Should You Use Ice Cubes To Water Your Plants?

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I happen to be someone who has a black thumb, as opposed to a green one, so I'm generally all for any trick that promises to help me not kill off my indoor flora. Like, for example, using ice cubes to water houseplants. But although the trick is quickly going viral right now, inquiring minds need to know: Is it really legit? Proponents claim the method is ideal because the slow-melting ice allows for better water absorption. Upon doing a little metaphorical digging, however, it's clear this practice is controversial in horticultural circles.

Those who support using ice cubes to water houseplants cite two main benefits: The slowed rate at which the ice melts gives roots and soil adequate time to absorb the water properly, and that same slowed rate ensures water doesn't pool or leak out of the bottom of the plant's container. People who use the trick swear by it, posting pics of big, beautiful, apparently healthy blossoms all over social media. In fact, there are entire companies devoted to selling "ice cube orchids" which come with strict instructions to water using three ice cubes per week. This all sounds well and good, right? Where do I sign up?

But for every proponent, there's a horticultural expert or enthusiast who counters that it's a bad idea. For example, according to Becky Brinkman, manager of the Atlanta Botanical Garden’s Fuqua Orchid Center, which is home to one of the country’s largest orchid collections, this trick is a surefire way to kill your houseplants, particularly heat-loving orchids. "Tell me you don’t do this," she said to HGTV Gardens. "In nature, a moth orchid seldom experiences temperatures below 60 degrees. And you’re thinking about applying ice water to its roots? Why not just put it in the freezer for a day?"

Additionally, the Oregon Orchid Society devoted an entire page on their site to dispelling some of the more popular myths around it — i.e. it prevents overwatering, freezing water kills bacteria, and ice cubes can provide the "cool drop" needed to trigger a new bloom. As far as overwatering goes, the Society says that while it is true that overwatering is the most common way people kill their orchids, most people don't have a solid grasp on proper watering practices for orchids to begin with — these plants crave humidity, so the goal is to create humid spaces by misting or with the evaporating water from wet bark. Bacteria? Most of it won't be affected either way by frozen water. And lastly, triggering blooms by any method can be stressful for your plant.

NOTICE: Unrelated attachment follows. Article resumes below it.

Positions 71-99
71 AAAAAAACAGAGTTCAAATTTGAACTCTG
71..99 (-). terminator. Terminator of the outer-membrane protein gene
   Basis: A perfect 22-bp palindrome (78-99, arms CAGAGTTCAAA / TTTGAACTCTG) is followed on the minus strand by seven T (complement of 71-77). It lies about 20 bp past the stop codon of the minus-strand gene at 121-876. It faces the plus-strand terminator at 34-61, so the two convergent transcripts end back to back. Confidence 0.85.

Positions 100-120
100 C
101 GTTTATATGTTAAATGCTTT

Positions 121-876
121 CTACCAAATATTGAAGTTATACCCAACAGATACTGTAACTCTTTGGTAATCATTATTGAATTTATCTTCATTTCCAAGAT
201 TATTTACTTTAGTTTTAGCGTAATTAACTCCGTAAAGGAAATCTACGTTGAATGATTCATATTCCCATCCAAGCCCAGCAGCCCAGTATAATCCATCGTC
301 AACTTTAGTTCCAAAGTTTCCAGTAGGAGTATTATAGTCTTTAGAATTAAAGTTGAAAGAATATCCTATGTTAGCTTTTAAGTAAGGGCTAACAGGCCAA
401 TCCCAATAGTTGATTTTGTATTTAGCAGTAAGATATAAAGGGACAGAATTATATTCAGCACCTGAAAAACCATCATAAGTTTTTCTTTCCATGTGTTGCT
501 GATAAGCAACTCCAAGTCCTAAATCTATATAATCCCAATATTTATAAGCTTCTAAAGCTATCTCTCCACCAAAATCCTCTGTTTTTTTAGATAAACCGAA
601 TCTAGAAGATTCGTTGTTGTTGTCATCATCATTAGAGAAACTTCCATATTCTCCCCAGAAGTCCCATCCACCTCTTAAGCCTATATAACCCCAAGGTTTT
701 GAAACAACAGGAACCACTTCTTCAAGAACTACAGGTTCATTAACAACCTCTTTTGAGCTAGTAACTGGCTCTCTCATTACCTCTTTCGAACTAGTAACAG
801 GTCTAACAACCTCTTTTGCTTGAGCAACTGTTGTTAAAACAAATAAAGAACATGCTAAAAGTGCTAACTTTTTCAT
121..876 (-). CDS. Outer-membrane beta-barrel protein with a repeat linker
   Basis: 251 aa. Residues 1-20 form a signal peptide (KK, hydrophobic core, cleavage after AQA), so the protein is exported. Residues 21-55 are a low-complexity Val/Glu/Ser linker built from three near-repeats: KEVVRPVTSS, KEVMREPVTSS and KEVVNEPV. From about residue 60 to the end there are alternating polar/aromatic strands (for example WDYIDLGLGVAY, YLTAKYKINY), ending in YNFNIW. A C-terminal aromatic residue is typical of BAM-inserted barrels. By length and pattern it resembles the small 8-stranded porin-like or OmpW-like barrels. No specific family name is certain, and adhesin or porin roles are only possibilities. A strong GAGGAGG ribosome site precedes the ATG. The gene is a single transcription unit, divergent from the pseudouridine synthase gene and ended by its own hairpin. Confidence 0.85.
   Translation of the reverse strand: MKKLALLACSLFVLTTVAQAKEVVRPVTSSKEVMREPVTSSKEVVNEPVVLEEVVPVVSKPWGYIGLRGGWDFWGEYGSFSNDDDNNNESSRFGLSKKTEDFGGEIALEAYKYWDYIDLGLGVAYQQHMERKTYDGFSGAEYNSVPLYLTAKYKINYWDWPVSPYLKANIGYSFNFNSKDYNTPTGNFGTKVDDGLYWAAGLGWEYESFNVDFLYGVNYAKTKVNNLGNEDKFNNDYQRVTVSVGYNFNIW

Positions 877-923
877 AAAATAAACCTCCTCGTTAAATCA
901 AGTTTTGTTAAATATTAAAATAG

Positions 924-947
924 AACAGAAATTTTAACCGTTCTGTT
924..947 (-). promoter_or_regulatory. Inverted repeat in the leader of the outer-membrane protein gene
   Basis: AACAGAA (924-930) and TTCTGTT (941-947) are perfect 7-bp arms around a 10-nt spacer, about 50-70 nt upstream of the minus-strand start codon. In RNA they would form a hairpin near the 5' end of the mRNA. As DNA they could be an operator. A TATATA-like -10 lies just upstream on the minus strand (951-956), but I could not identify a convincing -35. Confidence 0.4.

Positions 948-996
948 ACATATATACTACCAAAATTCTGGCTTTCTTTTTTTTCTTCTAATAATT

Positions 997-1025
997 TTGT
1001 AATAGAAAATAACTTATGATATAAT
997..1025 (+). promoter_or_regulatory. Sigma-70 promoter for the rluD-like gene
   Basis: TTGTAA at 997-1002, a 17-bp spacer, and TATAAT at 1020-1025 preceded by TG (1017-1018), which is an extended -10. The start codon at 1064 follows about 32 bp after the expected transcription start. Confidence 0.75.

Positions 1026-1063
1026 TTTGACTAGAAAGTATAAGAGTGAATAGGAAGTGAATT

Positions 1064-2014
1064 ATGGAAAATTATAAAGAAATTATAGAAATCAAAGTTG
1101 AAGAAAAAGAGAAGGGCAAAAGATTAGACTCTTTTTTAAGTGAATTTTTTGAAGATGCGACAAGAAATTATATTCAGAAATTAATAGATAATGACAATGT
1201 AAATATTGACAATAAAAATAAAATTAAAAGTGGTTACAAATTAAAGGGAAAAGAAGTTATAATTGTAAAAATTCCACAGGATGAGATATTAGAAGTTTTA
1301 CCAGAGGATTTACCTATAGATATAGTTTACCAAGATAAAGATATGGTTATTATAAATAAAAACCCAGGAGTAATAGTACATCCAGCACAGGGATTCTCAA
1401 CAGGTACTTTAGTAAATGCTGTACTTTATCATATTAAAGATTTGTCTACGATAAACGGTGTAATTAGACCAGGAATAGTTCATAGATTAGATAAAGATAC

Plenty of other possible problems popped up in response to a Reddit query on this very subject two years ago. Could this have been where the ice cube method started? A Redditor by the username of Jowlsey claimed to have "stumbled upon the idea" when they dropped ice cubes on the floor and decided to toss them into a few houseplants. Other Redditors chimed in with words of caution, warning that using ice cubes to water plants could shock the roots and cause slowed growth potential or manifest a dormancy reaction.

So with all that said, the evidence on both sides is largely anecdotal. The ice cube trick hasn't been studied enough to say with all certainty whether it will harm your houseplants, and much of the information advising against the method pertains to orchids and other heat-loving varieties of house plants. If you, like me, tend to inadvertently kill off your houseplants anyway, you may be thinking, "Hey, what's the harm?" Just keep in mind that root shock can take time to show, so you'll need to monitor your plants accordingly. Otherwise, if they seem to thriving, well, it seems you may have found yourself one really cool way to water your household flora.

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